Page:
The US Congress has introduced a new draft bill aimed at regulating stablecoins, which would impose strict regulations on non-bank stablecoin issuers and could result in imprisonment and fines for failure to register.
The US Congress has announced its intention to introduce a new draft bill aimed at regulating stablecoins in the country, in a move that has sent shockwaves across the cryptocurrency industry. The proposed legislation, which has been published on the House of Representatives’ document repository, comes just days before a scheduled hearing on the topic on April 19.
Stablecoins are a class of cryptocurrencies that have become increasingly popular in recent years due to their ability to offer price stability by being backed by specific assets or using algorithms to adjust their supply based on demand. The first stablecoin, BitUSD, was introduced in 2014.
The new draft bill places the Federal Reserve in charge of non-bank stablecoin issuers such as Tether and Circle, and imposes strict regulations on these entities. Insured depository institutions seeking to issue stablecoins would fall under the supervision of the appropriate Federal banking agency, while non-bank institutions would be subject to Federal Reserve oversight. Failure to register could result in up to five years in prison and a fine of $1 million.
Issuers based outside the US would also have to seek registration in order to conduct business in the country. Among the factors for approval are the ability of the applicant to maintain reserves backing the stablecoins with US dollars or Federal Reserve notes, Treasury bills with a maturity of 90 days or less, repurchase agreements with a maturity of 7 days or less backed by Treasury bills with a maturity of 90 days or less, as well as central bank reserve deposits.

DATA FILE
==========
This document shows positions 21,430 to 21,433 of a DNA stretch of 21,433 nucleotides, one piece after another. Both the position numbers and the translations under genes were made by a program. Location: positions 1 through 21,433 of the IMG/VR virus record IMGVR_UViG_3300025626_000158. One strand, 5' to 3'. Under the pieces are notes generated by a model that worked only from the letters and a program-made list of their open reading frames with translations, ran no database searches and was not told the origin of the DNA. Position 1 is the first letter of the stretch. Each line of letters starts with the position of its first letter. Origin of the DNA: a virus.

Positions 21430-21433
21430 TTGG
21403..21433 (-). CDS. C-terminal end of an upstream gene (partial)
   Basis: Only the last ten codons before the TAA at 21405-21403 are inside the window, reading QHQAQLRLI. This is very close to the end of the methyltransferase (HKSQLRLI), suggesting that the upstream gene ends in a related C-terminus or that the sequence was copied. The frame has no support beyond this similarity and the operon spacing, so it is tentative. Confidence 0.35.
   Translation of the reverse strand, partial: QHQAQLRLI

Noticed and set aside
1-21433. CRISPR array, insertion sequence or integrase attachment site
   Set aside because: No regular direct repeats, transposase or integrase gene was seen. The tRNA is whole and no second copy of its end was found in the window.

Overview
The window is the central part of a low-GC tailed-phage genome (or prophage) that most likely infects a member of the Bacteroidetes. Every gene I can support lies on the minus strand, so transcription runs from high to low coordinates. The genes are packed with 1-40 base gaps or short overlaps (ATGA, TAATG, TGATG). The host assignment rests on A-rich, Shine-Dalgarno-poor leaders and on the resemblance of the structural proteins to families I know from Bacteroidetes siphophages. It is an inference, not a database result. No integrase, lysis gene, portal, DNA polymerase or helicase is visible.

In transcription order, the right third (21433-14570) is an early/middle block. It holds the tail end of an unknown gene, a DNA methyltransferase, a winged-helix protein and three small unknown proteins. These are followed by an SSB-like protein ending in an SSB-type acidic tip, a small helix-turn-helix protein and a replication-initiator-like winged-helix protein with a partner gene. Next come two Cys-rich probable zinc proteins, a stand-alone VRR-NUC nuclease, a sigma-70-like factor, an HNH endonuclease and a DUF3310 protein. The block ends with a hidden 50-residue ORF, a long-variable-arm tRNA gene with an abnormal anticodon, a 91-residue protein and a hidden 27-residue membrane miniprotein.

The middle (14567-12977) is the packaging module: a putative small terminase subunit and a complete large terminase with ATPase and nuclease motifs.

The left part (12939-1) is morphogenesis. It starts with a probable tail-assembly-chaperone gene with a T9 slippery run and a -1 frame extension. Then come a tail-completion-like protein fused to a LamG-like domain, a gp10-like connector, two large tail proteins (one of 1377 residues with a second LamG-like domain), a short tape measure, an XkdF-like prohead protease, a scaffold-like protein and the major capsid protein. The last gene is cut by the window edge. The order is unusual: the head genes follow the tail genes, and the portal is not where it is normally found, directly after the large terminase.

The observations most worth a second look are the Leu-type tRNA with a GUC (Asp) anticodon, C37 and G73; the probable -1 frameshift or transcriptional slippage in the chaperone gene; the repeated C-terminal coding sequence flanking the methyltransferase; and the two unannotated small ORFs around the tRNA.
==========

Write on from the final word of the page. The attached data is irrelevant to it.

Issuers must also demonstrate technical expertise and established governance, as well as the benefits of offering financial inclusion and innovation through stablecoins.
The proposed legislation also includes a two-year ban on issuing, creating, or originating stablecoins not backed by real assets. It establishes that the Treasury Department would conduct a study regarding “endogenously collateralized stablecoins.” According to the document definition, endogenously stablecoins “relies solely on the value of another digital asset created or maintained by the same originator to maintain the fixed price.”
In addition, the draft bill allows the US government to establish standards for interoperability between stablecoins. It also determines that Congress and the White House would support a Federal Reserve study on the issuance of a digital dollar.
The move has been met with mixed reactions from within the cryptocurrency industry. Some experts have hailed it as a positive development that will help to provide a more stable regulatory framework for stablecoins. Others have expressed concern that the proposed legislation may stifle innovation and hinder the growth of the industry.
In a Twitter thread, Circle’s CEO Jeremy Allaire commented on the proposed legislation, saying that “there is clearly the need for deep, bi-partisan support for laws that ensure that digital dollars on the internet are safely issued, backed, and operated.” It remains to be seen how the proposed legislation will be received by Congress and the wider cryptocurrency community.